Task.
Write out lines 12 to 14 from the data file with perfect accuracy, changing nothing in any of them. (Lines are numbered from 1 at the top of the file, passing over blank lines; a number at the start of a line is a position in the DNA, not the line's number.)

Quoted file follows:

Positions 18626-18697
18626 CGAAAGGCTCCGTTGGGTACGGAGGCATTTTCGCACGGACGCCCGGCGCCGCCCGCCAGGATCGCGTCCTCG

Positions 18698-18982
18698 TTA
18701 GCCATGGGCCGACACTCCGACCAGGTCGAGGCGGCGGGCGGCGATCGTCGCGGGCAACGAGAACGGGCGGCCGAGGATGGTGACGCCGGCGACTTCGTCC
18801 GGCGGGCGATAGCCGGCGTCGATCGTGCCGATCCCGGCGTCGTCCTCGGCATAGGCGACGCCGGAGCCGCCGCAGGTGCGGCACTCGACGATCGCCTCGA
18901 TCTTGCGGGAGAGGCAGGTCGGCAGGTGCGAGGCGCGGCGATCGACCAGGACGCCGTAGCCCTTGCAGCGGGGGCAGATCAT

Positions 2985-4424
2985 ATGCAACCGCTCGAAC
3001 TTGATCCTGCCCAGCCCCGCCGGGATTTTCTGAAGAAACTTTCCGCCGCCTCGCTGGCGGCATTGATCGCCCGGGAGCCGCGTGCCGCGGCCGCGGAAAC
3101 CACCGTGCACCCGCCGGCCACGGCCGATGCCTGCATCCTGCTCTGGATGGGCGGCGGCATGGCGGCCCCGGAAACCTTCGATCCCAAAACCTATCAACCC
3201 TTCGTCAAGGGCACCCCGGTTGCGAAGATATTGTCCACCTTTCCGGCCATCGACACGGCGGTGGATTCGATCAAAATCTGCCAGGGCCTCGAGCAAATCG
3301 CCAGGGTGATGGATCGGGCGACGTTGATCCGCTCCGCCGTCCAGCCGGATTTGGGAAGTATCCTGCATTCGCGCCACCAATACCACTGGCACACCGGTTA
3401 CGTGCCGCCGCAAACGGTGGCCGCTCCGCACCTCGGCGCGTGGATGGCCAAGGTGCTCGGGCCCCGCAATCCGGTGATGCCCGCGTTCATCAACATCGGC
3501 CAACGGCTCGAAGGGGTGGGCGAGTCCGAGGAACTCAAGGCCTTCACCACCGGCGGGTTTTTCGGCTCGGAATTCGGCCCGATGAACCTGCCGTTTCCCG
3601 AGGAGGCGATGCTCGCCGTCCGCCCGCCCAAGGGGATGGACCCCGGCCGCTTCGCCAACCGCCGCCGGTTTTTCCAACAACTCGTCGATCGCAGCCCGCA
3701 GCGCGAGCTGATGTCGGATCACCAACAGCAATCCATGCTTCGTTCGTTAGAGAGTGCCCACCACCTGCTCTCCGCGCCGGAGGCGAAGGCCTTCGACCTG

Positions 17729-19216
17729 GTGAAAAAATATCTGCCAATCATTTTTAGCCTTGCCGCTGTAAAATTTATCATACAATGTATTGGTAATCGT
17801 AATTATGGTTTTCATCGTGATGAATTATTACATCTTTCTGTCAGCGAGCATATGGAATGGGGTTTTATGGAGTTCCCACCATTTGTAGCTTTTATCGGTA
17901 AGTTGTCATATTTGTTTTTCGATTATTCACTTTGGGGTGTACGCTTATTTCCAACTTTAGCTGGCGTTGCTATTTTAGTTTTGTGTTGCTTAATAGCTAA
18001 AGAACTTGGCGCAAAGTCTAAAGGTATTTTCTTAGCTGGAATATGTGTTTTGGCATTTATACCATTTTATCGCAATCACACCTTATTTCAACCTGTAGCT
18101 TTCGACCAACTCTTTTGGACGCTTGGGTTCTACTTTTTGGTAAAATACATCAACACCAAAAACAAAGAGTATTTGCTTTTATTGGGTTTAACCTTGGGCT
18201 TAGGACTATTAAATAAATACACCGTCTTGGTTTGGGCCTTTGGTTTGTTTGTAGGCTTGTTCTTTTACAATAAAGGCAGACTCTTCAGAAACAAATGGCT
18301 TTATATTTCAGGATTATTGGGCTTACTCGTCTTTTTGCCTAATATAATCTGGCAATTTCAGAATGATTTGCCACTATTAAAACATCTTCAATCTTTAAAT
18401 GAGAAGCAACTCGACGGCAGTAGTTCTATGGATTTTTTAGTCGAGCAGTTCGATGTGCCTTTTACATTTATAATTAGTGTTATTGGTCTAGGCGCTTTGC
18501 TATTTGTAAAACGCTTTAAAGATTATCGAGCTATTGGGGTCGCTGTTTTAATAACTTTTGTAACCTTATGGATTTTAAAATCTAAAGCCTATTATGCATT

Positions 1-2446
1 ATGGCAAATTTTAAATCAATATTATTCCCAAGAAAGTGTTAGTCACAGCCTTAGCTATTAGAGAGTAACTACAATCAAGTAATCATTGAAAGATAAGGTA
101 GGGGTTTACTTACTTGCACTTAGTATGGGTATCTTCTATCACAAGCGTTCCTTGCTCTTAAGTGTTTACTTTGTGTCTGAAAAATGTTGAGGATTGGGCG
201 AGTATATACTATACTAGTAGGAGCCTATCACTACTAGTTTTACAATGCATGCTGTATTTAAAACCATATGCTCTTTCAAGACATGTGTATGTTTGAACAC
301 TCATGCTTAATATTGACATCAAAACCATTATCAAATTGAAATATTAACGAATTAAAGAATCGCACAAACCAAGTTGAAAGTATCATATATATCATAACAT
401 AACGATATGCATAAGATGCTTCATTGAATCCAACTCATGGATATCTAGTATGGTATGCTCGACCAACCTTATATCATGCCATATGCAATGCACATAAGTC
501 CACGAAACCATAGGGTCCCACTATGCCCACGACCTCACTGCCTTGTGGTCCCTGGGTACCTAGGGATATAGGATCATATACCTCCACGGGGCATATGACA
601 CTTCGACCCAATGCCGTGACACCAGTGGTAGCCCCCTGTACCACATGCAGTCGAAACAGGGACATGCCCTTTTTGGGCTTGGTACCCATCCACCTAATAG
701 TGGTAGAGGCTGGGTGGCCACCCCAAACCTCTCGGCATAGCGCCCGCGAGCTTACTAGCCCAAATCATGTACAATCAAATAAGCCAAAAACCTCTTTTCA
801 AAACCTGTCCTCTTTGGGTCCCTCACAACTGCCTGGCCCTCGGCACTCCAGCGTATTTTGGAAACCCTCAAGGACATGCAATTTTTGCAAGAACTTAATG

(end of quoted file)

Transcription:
3201 TTCGTCAAGGGCACCCCGGTTGCGAAGATATTGTCCACCTTTCCGGCCATCGACACGGCGGTGGATTCGATCAAAATCTGCCAGGGCCTCGAGCAAATCG
3301 CCAGGGTGATGGATCGGGCGACGTTGATCCGCTCCGCCGTCCAGCCGGATTTGGGAAGTATCCTGCATTCGCGCCACCAATACCACTGGCACACCGGTTA
3401 CGTGCCGCCGCAAACGGTGGCCGCTCCGCACCTCGGCGCGTGGATGGCCAAGGTGCTCGGGCCCCGCAATCCGGTGATGCCCGCGTTCATCAACATCGGC